After months of challenges, testimonies, and court processes, a permit was granted under the condition that the telescope workers and scientists must go through “mandatory cultural and natural resources training.” However, the controversy still exists to this day.
Road trip to Mauna Kea
I got picked up from the Waikoloa Beach Marriott Resort and Spa and shortly after we were on Saddle Road, also known as Highway 200. The landscape along the road was interesting as we passed through several microclimate zones and we were welcomed with fog, rain, and a rainbow. We saw lava fields and volcanic landscapes lined up on both sides of the road, and green and yellow vegetation and dry plants, which can only survive in this part of the world.
There are no shops and restaurants to stop at on the road. We picked up food on the way and went to a picnic area for dinner.
If you drive your own vehicle, you can stop at Lake Waiau, the only alpine lake in Hawaii at an elevation of 13,020 feet.
Mauna Kea is also the only place on earth where you can drive from sea level to 4,205 meters high in a short two hours. Part of the trip will take you above the clouds, then you come out of the clouds surrounded by the loose gravel road and the crater, and then you will actually end up on the summit with clouds in front of you.
Sunset at the Summit
Watching the sunset at the Mauna Kea summit is a special experience, as it is amazing to get so close to the clouds and then see the crater and the clouds underneath our feet. Even though it was cold and windy, it made the entire experience magical.
As I waited for the sunset, I took time to walk around, look at the crater, and visit the giant telescopes. When the sun started setting, the sky exploded with a kaleidoscope of warm colors and lit up the crater floor. There, we also saw the world’s largest active volcano, Mauna Loa, and the dormant volcano Haleakala in the distance.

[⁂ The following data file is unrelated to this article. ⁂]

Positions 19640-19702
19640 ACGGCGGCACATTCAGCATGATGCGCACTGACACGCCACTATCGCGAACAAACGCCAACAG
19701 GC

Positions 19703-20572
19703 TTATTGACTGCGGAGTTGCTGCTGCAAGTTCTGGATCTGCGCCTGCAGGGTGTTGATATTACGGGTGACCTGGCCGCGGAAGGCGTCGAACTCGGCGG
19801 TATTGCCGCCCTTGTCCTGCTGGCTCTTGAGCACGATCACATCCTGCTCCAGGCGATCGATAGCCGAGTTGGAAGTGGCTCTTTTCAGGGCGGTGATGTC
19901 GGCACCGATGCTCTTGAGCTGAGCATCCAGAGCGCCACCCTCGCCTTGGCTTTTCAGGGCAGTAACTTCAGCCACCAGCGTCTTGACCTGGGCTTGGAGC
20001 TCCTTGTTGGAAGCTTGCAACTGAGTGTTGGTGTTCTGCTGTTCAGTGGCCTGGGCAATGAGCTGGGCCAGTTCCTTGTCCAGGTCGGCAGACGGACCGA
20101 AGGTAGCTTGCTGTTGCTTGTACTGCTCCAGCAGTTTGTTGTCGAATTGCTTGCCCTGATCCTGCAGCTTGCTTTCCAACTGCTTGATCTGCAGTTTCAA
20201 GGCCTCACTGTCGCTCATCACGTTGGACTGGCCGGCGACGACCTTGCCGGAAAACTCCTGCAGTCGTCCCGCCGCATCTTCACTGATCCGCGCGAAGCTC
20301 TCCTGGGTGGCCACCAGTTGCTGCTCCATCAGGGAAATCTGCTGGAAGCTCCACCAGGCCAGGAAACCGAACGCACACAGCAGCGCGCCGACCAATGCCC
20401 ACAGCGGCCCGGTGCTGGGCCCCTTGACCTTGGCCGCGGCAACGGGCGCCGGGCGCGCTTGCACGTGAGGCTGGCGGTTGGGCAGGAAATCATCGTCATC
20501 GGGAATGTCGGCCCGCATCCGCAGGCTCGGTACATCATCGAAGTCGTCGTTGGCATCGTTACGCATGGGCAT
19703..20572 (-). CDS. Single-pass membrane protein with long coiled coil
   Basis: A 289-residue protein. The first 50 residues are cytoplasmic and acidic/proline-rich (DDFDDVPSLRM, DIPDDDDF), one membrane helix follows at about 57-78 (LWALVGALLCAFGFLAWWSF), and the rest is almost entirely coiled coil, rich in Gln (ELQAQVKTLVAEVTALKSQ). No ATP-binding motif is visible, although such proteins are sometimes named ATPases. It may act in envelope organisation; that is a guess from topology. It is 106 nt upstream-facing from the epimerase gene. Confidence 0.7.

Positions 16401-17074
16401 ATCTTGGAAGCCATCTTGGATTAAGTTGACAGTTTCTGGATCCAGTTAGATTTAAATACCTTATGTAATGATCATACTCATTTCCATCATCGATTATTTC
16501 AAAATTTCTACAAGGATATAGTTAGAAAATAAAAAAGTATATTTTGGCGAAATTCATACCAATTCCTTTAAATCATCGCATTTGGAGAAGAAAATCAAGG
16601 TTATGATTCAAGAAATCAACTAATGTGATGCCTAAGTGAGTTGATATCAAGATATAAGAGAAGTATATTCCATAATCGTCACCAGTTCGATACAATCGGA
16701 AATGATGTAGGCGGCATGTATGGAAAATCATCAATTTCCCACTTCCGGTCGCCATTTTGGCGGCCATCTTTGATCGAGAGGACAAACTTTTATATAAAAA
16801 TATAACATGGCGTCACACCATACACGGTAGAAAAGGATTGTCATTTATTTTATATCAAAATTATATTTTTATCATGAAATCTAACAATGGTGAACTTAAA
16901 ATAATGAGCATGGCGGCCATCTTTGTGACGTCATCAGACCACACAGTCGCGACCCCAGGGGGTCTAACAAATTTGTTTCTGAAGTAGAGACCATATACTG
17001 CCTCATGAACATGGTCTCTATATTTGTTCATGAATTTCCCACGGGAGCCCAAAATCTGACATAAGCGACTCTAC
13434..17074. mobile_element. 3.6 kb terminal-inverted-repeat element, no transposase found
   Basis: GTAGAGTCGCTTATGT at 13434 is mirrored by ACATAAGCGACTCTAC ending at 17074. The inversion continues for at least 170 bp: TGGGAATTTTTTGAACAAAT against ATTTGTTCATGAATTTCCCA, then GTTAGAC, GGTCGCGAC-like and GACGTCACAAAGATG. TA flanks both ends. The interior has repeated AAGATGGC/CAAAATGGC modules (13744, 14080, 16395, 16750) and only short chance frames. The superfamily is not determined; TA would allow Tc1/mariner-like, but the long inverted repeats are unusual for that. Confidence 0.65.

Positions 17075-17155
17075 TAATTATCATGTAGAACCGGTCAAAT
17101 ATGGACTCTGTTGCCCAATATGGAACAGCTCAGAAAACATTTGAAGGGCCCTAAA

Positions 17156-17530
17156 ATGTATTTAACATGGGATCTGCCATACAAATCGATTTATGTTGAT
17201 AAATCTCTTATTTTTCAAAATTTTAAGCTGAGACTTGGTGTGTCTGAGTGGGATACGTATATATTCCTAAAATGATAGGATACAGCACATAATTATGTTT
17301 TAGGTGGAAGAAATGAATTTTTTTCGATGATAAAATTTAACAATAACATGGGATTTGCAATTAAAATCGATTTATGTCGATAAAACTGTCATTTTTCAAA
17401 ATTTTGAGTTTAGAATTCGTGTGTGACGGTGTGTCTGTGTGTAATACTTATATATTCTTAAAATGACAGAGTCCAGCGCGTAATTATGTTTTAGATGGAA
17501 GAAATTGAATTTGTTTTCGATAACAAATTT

I loved my visit to the summit, with fresh air and other-worldly scenery. There are no crowds so you can always find a quiet place to appreciate this outstanding vista on your own.
Stargazing at Mauna Kea
Mauna Kea has been the prime site for watching the stars, owing to the minimum light pollution and the high elevation, and when you stand at 10,000 meters above sea level, you can feel like the Milky Way is just above your head within an arm’s reach, although it is far away in reality.
There are no artificial lights in the area and the night sky above Mauna Kea usually explodes with thousands of stars. Unfortunately, the night I went, there was a full moon so I was not able to see some of the stars as on other nights, but it was still an amazing experience and I saw the star dust and even two shooting stars.
Our tour guide spent time giving us a star and constellation tour, and he pointed out the North Star, Big Dipper, Andromeda, and Southern Cross to name a few. He also brought his own telescopes so we took turns looking at these stars. We saw the detailed surface of the moon, the brilliant orange color of Mars, Neptune, and Saturn and Jupiter with their rings. It was amazing.
Mauna Kea Visitor Center
We went to the visitor center for short ten minutes. There was a screen showcasing some cool information about telescopes and beautiful photographs of the Milky Way and other planets captured by these telescopes. There are also shops for you to purchase souvenirs and you can still view part of the galaxy from there.
The visitor center also offers a free stargazing program four days a week starting at 7 pm. For more information about this program, you can check out their official website here.
What to wear
I recommend that you wear long pants, closed-toe shoes, and a parka. When I visited in September, the summit was very cold, especially after dark. I wore a short-sleeved shirt with a parka over it and I was still cold. Fortunately, our tour guide did not turn off the engine of our van so we could go inside and warm up a bit when we needed to.
If you only plan on visiting Mauna Kea Visitor Center, you do not need to bring a parka—a light jacket is fine.
Where to eat
There are no restaurants and food vendors at the Mauna Kea summit and the visitor center only has cup noodles, water, and snacks. There are no restaurants on the road from Kona and Hilo, so make sure to pack your own food and drinks or eat a big meal before your visit.
Have you been to Mauna Kea? Share your tips and experience below.